DETERMINANTS OF FORMAL OR INFORMAL ACCESS TO FOREST RESOURCES AND MONETARY VALUE OF ACCESS IN NIGERIA: A CASE STUDY OF FOREST RESERVE COMMUNITIES IN ENUGU STATE, NIGERIA
Eboh Eric and
Ujah Oliver Chinedu
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Eboh Eric: African Institute for Applied Economics
Ujah Oliver Chinedu: African Institute for Applied Economics
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One argument against forest reservation is that people want forest reserve resources and would not deliberately destroy it. In contrast, the basic assumption underlying forest reservation in Nigeria is that local communities cannot conserve and manage forests sustainably. How well this strategy has advanced the realization of the goals of reservation is not clear. This study adopted logit and multiple regression analyses and concluded that the average earning status and wealth status of households have significant effects on the probability of households having a formal access to forest reserves. Moreover, poor households are most likely prone to protesting the current conservation and management strategy by resisting forest reserve laws.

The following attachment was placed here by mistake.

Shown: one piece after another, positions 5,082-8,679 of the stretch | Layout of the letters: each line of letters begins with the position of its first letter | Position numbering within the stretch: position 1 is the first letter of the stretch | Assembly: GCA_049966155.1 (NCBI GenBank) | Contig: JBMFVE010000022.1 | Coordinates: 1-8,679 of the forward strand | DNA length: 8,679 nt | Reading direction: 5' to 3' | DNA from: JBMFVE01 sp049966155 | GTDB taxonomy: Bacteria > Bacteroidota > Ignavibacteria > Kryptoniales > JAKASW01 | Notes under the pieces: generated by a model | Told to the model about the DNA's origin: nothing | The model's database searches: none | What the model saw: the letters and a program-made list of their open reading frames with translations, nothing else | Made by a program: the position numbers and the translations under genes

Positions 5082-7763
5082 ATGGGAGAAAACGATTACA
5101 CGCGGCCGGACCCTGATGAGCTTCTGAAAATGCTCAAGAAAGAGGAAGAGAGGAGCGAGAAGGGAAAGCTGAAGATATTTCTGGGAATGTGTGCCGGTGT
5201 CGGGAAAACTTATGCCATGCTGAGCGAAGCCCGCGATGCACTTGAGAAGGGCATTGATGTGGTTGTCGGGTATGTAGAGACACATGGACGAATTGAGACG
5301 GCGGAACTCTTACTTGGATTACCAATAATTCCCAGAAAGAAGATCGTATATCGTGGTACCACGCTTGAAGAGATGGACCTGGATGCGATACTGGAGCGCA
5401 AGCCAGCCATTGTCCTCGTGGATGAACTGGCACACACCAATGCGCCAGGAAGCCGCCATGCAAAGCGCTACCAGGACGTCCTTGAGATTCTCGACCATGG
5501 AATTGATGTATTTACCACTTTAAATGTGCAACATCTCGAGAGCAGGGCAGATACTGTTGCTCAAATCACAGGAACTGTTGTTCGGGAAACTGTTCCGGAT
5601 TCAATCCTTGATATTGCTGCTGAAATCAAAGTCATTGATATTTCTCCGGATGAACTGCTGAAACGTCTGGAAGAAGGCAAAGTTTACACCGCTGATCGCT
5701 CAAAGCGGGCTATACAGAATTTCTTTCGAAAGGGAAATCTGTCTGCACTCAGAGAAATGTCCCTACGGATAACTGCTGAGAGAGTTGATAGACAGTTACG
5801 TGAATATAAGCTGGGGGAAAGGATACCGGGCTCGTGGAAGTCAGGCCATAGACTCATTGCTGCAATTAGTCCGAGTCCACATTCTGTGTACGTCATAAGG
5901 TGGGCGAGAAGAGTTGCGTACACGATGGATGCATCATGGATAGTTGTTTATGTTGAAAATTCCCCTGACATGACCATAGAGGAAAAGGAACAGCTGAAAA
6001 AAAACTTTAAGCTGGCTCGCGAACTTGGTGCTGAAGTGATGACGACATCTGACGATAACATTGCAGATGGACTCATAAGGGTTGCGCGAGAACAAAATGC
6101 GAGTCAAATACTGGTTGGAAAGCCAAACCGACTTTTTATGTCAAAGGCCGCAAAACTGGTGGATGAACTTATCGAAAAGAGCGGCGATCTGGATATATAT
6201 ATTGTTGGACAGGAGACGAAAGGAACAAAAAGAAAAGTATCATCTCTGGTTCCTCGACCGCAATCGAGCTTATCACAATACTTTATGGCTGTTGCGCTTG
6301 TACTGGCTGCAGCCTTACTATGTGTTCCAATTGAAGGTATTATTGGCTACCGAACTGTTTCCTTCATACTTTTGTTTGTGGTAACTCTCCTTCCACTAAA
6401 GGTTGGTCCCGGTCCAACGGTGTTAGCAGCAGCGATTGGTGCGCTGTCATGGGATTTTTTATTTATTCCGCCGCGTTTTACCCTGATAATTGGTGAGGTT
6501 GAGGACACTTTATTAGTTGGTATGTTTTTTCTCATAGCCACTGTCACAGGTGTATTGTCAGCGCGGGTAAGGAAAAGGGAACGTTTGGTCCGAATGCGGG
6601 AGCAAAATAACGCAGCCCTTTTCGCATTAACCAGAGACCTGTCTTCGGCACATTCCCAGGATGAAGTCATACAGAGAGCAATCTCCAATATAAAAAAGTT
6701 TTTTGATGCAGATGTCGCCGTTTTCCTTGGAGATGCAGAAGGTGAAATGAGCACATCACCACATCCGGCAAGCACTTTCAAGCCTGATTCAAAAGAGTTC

Keywords: Forest; Conservation; Sustainability; Vegetation; and Reservation. (search for similar items in EconPapers)
JEL-codes: Q (search for similar items in EconPapers)
Note: Type of Document - doc; pages: 11
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Persistent link: http://EconPapers.repec.org/RePEc:wpa:wuwpot:0508010
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